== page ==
PUPPY and kitten farms will be banned under a new law coming into force this April.

Known as ‘Lucy’s Law’, the legislation will prevent the animals being sold by a third party seller - like pet shops and commercial dealers - unless they bred them themselves.

The law, passed in Parliament in 2019, is named after Lucy, a Cavalier King Charles Spaniel who died in 2016 after being subjected to terrible conditions in a Welsh puppy farm.

From April 2020, anyone who wants to buy or adopt a puppy or a kitten under six months old will have to deal directly with the person who bred the animal, or a rescue shelter.

In Worcestershire, an Evesham woman was accused of being linked to a puppy farm in November last year when she sold a dog to a family from Dursley and the animal died within two days due to a heart defect.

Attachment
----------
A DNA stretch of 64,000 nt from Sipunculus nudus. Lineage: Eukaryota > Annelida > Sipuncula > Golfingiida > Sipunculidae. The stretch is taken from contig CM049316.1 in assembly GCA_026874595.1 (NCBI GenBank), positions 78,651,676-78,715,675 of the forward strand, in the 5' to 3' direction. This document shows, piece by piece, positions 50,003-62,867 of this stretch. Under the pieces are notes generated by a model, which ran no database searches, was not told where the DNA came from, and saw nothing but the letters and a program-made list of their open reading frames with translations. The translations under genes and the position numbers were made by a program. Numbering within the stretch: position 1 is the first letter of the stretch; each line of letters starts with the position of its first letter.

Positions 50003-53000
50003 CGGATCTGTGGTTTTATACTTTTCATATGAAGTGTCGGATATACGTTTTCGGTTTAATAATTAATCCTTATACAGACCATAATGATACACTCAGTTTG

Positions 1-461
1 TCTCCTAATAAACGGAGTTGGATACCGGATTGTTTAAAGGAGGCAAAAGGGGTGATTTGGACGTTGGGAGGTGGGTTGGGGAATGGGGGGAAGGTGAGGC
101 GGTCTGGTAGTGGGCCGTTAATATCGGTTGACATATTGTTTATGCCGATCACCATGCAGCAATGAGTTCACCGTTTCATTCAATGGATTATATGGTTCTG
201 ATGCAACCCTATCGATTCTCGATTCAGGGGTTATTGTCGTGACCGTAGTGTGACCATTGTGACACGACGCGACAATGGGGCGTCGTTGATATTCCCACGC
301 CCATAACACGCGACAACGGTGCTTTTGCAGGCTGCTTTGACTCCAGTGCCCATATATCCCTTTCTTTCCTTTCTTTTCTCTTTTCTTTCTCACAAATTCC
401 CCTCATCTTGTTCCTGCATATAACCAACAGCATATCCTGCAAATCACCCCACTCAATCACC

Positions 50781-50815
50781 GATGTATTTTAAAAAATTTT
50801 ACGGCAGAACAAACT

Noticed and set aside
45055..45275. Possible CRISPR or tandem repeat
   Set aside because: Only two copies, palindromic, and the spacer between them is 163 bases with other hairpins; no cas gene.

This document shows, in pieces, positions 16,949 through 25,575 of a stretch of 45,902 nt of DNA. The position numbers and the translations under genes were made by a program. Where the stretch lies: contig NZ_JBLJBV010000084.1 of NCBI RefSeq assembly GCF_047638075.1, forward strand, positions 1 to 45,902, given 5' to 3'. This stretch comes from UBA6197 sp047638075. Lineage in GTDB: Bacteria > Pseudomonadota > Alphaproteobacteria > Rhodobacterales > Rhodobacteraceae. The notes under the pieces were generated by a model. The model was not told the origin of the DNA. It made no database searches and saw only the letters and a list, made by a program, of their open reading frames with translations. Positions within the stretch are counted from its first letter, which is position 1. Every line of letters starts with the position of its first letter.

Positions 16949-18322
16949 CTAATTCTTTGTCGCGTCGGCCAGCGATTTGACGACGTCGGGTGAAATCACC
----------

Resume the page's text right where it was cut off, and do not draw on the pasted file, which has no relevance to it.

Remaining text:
The dog, an 11-week-old Bernese mountain dog named Luna, also showed symptoms of parvovirus, a disease common in animals raised in puppy farms.

Marc Abraham, founder of campaign group Pup Aid, said he was “thrilled” by the change to legislation which is "a fitting tribute to all the victims of the cruel third party puppy trade”.

Lucy’s Law will enforce rules meaning puppies and kittens will be born and reared by their mothers in a safe environment for six months, and sold from their place of birth.

RSPCA chief executive, Chris Sherwood, said the ban, “if properly enforced, will help protect thousands of puppies and their mothers who are the victims of this horrific trade. Every year, the RSPCA’s officers see first-hand the devastating impact that the unscrupulous puppy trade has on dogs and their owners.”

In 2018, the RSPCA’s inspectors received 4,397 complaints about the puppy trade in England alone - a 162 per cent increase on 2013.